BIDMC has been providing patients, 18 years and older, with access to PatientSite, since 2000. Communication over PatientSite enables patients to exchange messages with their clinicians, schedule appointments, request managed care referrals, refill prescriptions, view laboratory results, and view clinicians’ notes.35,36 In addition, PatientSite has provisions to conduct patient interviews.20 As of February 2015, PatientSite had approximately 85000 active users, with an average of 3067 patients using it each day. The mean age of PatientSite users is 48.1 years and 62% of the users are women.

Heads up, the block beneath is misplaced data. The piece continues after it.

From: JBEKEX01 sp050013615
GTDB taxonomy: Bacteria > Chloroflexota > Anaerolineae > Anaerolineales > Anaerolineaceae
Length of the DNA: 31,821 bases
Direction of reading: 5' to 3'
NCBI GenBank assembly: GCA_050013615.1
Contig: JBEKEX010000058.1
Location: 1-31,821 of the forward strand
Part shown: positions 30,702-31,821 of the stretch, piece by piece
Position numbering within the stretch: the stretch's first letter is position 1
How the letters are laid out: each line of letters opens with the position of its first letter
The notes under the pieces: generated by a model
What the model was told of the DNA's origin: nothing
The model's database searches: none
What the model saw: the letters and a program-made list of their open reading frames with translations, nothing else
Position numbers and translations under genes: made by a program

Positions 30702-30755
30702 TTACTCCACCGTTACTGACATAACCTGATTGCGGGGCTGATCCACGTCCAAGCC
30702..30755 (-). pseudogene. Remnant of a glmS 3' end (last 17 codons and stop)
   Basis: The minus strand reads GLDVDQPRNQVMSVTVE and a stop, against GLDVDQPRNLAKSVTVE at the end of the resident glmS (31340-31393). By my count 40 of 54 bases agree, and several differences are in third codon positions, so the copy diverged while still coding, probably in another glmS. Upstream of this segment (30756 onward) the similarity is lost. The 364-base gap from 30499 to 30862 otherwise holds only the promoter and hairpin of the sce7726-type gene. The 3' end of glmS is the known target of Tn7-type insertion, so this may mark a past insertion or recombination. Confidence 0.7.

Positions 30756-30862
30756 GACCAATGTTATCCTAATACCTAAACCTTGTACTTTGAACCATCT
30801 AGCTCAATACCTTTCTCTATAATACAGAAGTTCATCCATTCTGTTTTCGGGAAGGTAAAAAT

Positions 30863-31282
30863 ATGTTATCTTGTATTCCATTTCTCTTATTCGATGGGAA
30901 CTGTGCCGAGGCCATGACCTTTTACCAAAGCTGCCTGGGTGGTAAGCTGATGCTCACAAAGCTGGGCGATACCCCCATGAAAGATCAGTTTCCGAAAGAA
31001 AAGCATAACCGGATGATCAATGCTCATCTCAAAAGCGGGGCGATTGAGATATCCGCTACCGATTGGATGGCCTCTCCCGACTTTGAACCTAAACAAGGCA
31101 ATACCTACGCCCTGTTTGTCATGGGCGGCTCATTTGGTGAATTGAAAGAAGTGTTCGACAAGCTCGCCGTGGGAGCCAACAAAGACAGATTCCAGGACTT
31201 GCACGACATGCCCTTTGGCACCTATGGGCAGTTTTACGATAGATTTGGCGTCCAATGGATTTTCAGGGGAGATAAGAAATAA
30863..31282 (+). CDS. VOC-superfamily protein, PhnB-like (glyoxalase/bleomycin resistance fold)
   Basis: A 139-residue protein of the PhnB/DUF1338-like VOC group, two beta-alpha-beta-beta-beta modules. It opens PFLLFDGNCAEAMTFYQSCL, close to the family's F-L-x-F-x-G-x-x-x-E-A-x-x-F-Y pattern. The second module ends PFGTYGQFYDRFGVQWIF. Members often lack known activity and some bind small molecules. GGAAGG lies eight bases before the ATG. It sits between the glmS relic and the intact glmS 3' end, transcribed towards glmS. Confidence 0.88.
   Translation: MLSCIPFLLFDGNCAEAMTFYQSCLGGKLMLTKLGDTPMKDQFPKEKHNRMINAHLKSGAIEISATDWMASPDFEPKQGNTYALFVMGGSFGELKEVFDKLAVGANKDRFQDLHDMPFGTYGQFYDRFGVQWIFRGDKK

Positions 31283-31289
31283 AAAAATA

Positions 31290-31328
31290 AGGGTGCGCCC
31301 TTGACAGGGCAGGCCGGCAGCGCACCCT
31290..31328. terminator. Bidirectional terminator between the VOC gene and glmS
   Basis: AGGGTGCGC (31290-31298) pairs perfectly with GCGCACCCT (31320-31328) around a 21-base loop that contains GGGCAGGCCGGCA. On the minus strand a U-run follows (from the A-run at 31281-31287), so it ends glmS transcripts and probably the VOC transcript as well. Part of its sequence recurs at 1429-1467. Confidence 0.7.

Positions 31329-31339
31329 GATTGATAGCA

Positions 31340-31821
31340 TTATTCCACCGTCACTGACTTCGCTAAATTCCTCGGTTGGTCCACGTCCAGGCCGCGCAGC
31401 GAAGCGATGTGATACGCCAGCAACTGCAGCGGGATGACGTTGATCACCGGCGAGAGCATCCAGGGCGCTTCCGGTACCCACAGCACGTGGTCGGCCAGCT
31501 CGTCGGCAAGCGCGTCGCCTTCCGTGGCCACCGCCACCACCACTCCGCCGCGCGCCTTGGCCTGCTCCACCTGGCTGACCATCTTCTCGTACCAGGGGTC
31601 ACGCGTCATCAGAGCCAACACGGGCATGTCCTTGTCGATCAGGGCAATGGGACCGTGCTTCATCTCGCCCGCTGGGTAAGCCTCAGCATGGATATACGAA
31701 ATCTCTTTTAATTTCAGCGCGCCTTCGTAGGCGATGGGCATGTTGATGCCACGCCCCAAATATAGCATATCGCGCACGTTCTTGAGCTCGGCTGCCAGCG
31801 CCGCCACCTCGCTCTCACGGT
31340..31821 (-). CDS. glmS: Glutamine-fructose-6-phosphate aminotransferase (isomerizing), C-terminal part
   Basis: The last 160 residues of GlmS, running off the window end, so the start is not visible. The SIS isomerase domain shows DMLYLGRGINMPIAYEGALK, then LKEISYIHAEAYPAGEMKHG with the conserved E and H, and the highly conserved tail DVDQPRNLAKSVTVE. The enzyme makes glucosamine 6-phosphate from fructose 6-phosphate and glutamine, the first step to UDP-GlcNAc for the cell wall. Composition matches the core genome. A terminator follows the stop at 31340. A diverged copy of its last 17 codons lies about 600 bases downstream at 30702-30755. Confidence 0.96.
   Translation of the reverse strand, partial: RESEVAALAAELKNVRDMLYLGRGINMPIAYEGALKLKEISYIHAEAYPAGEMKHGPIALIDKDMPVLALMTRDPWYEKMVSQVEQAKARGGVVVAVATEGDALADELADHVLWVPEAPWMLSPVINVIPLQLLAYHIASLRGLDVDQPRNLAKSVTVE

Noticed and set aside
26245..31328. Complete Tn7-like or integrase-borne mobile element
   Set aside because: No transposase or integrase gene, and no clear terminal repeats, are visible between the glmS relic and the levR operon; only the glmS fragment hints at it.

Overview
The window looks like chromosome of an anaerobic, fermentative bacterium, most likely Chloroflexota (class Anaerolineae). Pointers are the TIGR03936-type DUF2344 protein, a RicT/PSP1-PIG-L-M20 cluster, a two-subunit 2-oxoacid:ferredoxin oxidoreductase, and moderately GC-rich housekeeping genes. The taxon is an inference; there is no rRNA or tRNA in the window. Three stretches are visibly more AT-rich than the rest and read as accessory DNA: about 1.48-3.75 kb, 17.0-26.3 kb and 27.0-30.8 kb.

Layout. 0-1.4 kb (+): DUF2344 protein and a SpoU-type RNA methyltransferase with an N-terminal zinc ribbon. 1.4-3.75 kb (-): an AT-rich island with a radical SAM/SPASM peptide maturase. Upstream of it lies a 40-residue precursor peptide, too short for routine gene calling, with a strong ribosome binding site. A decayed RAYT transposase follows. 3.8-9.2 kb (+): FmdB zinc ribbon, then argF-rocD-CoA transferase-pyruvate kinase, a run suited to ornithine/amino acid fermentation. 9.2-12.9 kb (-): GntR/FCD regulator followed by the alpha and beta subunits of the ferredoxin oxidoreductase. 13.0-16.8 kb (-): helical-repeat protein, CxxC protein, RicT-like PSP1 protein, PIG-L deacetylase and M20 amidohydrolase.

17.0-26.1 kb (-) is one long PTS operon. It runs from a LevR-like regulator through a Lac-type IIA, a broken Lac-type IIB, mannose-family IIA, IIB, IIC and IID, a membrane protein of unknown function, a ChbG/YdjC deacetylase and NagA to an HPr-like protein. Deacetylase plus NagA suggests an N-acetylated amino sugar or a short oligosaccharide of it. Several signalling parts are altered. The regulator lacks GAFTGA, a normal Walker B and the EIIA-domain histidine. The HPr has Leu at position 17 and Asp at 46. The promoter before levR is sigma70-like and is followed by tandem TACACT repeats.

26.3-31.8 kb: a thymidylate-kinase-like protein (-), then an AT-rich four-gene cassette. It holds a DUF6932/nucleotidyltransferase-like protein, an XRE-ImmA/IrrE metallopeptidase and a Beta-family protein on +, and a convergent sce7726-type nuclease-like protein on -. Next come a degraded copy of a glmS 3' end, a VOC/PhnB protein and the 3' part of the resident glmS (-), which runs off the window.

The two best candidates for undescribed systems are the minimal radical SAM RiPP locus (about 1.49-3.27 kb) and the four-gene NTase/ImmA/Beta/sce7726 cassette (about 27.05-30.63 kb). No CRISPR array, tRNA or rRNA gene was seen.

Prior to the availability of the HCP interview, patients at BIDMC provided their HCP information either in person or by mail. During an ambulatory clinic visit, a non-interrupting notification would display to the medical assistant and clinician if the patient was older than 65 years and did not have HCP information in his or her EHR. The medical assistant would typically ask the patient for the information, or provide the patient with an instructional handout along with the form. Completed forms would be witnessed and then filed, and the information would be keyed into the structured field in the electronic record either by the clinician or an administrative staff member. The challenges with the existing process were that HCP packets were inconsistently given to patients, and when given, only a small number of patients would complete and return a signed and witnessed copy of their HCP form.